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Emma Ruth Rundle Emma Ruth Rundle
Album: Marked For Death
Label: Sargent House
Tracks: 8

Emma Ruth Rundle is a singer-songwriter, guitarist and visual artist, born and raised and still based in Los Angeles. Thus far she’s released two solo albums (her debut Some Heavy Ocean came out in 2014), and if the press release is to be trusted, she’s currently also a member of three bands – Red Sparowes, Marriages, and Nocturnes – and seems to have a connection with LA experimentalists The Headless Prince of Zolpidem.

Emma’s rationale for following the path to singer-songwriterdom is a familiar one, since her metier creates an auditory experience verging on total catharsis for artist and audience alike. However, her personal situation is a rarer phenomenon. She suffers from the intensely painful condition adenomyosis (look it up), and experience of this has, we’re given to understand, largely inspired the anguished lyrics and the painful-sounding, discordant instrumental textures of album number two, Marked For Death. Emotionally Emma has nowhere to hide, so her voice strides out bravely from behind a wall of crashing, cascading electric guitars and battering drumming. This bravery exemplifies the duality of feeling extremely vulnerable and feeling terrified about revealing herself, and the resultant music not only voices her own personal mental and physical discomforts but also her utter helplessness in the shadow of defeat – making the disc’s title even more apt – and the paradox of her tough resilience.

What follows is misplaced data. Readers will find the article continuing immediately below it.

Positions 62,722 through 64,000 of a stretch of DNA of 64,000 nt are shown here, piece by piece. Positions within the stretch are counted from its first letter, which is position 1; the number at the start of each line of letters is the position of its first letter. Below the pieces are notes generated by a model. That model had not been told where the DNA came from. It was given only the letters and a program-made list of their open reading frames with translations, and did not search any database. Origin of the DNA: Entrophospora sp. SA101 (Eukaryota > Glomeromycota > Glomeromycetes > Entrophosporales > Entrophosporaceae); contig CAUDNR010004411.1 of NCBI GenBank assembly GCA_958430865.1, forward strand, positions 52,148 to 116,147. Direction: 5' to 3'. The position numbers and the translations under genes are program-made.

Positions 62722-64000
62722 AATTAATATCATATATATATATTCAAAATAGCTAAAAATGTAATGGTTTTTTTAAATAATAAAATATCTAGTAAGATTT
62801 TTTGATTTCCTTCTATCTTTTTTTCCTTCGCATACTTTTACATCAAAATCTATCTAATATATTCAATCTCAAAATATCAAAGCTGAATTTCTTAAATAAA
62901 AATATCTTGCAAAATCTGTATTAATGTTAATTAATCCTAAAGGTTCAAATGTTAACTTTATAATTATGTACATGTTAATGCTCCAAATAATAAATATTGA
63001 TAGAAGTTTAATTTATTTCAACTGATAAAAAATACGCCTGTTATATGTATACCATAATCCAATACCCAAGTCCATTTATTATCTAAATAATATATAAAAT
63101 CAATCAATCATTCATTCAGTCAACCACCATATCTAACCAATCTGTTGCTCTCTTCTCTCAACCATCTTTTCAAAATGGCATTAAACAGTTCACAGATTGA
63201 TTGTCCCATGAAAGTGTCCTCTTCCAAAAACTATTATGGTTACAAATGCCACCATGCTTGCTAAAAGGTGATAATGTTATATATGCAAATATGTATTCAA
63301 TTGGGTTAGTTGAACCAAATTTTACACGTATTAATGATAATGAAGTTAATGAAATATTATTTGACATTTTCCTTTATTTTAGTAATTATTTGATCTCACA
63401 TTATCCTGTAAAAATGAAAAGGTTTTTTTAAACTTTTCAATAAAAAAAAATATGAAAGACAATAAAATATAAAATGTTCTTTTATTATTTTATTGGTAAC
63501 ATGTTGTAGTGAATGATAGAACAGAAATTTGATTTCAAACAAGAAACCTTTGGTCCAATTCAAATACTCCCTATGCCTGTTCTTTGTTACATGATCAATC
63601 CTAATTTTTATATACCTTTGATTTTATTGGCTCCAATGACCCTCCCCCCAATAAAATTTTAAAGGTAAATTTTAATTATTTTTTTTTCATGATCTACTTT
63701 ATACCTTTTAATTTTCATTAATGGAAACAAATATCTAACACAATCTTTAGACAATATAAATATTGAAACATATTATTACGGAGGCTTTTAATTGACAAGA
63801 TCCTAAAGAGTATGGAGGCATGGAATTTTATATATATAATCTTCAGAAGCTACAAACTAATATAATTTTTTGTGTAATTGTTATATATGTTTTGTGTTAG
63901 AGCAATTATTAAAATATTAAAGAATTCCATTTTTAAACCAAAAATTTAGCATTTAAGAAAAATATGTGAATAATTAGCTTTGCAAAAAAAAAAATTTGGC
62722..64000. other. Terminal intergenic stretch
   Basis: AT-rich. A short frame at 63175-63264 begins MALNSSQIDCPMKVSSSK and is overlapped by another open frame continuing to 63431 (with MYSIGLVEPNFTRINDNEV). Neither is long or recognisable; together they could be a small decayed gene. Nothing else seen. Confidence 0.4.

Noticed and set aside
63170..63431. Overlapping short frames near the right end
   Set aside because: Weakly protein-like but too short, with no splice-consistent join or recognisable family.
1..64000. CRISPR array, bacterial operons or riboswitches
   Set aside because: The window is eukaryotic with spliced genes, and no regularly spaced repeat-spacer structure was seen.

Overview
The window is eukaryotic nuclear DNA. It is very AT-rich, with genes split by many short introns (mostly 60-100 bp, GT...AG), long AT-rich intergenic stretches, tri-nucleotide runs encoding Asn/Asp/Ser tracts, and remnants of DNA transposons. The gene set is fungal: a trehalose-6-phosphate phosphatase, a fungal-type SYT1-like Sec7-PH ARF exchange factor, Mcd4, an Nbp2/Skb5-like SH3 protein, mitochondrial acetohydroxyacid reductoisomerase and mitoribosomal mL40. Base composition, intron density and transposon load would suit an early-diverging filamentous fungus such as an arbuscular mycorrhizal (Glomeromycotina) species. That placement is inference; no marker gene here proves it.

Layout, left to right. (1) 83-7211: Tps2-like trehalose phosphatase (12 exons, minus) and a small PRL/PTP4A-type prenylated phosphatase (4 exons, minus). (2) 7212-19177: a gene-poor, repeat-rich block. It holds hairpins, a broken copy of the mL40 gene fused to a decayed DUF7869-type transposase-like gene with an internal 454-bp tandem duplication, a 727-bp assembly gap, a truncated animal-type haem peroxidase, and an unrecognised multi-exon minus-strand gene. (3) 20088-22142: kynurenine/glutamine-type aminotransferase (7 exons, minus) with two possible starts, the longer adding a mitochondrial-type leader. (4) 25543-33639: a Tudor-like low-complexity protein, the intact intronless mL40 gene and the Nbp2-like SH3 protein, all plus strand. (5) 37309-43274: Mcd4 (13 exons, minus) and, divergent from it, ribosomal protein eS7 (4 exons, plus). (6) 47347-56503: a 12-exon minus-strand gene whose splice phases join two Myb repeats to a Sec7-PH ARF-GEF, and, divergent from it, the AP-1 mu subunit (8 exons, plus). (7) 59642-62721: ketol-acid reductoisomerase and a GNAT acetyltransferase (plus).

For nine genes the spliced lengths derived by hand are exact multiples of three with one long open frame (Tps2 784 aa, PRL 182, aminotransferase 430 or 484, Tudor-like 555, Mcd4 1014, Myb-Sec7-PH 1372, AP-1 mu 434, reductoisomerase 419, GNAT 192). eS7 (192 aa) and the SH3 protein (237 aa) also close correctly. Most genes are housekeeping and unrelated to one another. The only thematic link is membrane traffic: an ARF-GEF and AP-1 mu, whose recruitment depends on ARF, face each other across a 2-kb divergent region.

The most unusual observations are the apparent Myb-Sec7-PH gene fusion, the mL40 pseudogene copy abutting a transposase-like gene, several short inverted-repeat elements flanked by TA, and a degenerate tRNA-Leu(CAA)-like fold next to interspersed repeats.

The album is also self-evidently not going to be a comfortable listening experience, especially at first (the opaque textures can take a while to embed themselves and spread back out into your sensibilities), and it’s not until just after halfway through the album, on Heaven, that the volume relents and the more hypnotic nature of her voice is allowed freer expressive rein in its refusal to be submerged by the dirty layered guitars. The ensuing track So, Come returns us to Emma’s defiant Banshee persona. After the first few tracks, indeed, final song Real Big Sky comes as a surprise, with its stripped-down fuzz, transparent if not exactly lucid, but a powerful counterpoint to Emma’s coming to terms with defeat.

The doomy, overpowering washes of sound impart Emma’s songs with a brooding, towering majesty, but it can also feel oppressive and overbearing if you don’t manage to get settled and immerse yourself in her creations. To be fair, it’s probably not a record you’ll want to listen to all that often, but it does cast a spell.

David Kidman